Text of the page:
Nanoparticle-based autoimmune disease therapy

Clin Immunol. 2015 Sep;160(1):3-13. doi: 10.1016/j.clim.2015.02.003. Epub 2015 Feb 19.


The goal of immunotherapy against autoimmunity is to block pathogenic inflammation without impairing immunity against infections and tumours. Regulatory T-cells (Tregs) play a central role in maintaining immune homeostasis, and autoimmune inflammation is frequently associated with decreased numbers and/or function of these T-cells. Therapies harnessing Tregs to treat autoimmune inflammation remain under-developed with caveats ranging from the lack of antigenic and disease specificity to the potential phenotypic and functional instability of in vitro-expanded Treg cells in vivo. Here, we review nanotechnology-based approaches designed to promote immune tolerance through various mechanisms, ranging from systemic or local suppression of antigen-presenting cells and deletion of antigen-specific T-cells, to the systemic expansion of antigen- and disease-specific Treg cells in vivo.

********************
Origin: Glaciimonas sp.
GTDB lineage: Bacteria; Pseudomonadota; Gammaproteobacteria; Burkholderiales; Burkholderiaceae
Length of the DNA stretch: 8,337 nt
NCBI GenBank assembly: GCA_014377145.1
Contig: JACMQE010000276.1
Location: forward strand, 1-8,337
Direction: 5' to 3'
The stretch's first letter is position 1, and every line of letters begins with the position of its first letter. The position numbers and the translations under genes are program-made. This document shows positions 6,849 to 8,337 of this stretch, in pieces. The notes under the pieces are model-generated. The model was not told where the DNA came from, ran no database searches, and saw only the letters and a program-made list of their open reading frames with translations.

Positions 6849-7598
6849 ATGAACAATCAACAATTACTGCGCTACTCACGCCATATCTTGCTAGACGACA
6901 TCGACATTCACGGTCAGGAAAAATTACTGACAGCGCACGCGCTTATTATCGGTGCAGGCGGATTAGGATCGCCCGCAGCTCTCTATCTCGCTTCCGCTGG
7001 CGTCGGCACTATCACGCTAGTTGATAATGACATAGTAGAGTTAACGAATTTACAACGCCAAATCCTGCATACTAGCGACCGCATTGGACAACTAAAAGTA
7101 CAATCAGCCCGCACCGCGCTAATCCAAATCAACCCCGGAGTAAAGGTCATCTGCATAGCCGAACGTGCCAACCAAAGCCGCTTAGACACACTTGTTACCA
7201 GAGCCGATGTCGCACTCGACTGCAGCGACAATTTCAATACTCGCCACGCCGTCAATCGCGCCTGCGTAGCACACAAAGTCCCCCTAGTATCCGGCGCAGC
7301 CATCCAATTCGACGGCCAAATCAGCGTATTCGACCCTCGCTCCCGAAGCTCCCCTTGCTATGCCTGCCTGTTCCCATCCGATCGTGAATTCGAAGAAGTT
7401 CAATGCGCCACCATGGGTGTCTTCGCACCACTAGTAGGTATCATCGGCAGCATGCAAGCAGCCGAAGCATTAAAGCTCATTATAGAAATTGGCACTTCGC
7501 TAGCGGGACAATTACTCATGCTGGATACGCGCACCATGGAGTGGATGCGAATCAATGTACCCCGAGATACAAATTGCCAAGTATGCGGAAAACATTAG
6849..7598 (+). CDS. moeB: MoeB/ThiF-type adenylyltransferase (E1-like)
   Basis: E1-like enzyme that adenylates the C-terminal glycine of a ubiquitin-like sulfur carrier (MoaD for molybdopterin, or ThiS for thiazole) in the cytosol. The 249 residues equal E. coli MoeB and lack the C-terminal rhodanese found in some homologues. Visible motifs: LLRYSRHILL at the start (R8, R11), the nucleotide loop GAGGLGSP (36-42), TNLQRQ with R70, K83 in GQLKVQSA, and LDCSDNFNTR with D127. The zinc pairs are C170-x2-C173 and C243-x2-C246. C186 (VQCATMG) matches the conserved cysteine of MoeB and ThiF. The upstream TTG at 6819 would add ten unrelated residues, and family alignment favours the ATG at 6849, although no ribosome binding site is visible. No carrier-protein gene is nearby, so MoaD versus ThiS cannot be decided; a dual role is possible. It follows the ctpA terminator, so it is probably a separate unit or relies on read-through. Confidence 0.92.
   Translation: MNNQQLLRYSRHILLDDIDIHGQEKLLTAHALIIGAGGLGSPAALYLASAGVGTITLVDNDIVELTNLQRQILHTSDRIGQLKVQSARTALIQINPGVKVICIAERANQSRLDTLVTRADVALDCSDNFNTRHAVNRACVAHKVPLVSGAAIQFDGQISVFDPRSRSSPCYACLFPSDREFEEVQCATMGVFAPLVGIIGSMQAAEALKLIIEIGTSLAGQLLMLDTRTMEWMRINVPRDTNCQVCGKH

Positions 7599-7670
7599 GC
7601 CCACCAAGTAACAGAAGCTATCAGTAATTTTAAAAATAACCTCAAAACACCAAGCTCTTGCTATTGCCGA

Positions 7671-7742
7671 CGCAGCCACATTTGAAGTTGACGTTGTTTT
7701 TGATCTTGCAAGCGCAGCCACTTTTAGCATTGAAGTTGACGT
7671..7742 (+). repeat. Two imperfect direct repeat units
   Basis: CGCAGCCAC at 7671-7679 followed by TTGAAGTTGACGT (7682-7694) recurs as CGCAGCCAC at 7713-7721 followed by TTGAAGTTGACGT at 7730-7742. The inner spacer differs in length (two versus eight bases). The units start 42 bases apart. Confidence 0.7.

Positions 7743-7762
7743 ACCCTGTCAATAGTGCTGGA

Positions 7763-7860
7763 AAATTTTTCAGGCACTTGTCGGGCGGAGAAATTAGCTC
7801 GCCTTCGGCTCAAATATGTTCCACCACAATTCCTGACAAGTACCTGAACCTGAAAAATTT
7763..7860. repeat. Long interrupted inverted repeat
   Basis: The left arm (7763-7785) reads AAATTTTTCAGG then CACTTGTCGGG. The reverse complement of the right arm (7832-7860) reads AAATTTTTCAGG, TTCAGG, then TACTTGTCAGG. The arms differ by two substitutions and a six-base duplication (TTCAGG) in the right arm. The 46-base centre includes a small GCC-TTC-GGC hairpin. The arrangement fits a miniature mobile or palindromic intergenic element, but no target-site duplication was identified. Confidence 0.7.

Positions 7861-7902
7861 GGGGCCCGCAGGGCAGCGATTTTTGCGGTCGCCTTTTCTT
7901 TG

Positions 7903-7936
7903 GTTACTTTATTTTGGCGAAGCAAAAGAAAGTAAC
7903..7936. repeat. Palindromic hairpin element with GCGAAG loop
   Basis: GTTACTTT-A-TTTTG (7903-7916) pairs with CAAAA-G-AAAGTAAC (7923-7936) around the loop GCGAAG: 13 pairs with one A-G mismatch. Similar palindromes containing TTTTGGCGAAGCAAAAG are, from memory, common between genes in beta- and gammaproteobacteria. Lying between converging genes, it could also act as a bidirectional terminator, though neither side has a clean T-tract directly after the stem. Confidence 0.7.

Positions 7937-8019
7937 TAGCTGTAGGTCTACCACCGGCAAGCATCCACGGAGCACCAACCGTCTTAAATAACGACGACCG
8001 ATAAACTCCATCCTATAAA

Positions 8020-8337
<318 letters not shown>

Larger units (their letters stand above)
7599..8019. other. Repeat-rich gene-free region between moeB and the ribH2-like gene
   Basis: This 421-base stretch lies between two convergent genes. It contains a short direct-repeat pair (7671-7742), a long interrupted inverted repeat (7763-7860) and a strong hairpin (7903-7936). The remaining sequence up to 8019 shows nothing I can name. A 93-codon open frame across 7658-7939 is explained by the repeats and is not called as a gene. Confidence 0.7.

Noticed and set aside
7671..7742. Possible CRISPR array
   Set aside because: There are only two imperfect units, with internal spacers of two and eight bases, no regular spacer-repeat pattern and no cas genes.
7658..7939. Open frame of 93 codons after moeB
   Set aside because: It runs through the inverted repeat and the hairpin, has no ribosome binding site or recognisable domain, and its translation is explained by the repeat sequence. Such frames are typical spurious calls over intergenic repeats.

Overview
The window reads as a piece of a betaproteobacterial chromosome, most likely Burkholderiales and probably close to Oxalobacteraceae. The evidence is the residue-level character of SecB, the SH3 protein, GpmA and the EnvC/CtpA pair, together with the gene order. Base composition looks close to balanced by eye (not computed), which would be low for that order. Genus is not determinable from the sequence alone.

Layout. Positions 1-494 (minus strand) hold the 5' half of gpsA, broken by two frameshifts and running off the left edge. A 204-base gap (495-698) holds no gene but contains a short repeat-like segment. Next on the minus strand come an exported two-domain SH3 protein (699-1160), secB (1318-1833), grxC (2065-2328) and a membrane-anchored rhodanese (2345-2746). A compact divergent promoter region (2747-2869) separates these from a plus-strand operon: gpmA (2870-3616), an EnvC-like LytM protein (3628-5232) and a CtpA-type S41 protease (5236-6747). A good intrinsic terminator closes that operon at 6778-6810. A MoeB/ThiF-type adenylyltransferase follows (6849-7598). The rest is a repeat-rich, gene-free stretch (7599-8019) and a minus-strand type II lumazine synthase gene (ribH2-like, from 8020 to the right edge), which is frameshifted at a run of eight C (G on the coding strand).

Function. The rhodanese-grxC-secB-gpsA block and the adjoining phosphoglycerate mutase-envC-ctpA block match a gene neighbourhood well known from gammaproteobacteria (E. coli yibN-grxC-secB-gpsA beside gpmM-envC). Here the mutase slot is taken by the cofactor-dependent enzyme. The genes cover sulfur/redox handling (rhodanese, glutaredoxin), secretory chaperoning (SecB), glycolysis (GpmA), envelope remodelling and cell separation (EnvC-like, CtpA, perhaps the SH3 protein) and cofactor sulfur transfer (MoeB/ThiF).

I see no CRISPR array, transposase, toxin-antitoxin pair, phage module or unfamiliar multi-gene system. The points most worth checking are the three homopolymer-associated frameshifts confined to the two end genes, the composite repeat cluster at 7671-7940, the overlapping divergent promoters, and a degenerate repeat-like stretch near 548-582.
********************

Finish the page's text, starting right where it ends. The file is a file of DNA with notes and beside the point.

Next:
Keywords: Autoimmunity; Immunotherapy; Nanomaterials; Nanotechnology; Nanovaccines; Regulatory T-cells.

Publication types

  • Research Support, Non-U.S. Gov't
  • Review

MeSH terms

  • Anti-Inflammatory Agents / therapeutic use
  • Antigen-Presenting Cells / immunology*
  • Autoimmune Diseases / immunology
  • Autoimmune Diseases / therapy*
  • Drug Carriers / therapeutic use
  • Humans
  • Immune Tolerance / immunology*
  • Immunotherapy / methods
  • Inflammation / immunology
  • Lymphocyte Activation / immunology
  • Lymphocyte Depletion / methods
  • Nanoparticles / therapeutic use*
  • T-Lymphocytes, Regulatory / immunology*


  • Anti-Inflammatory Agents
  • Drug Carriers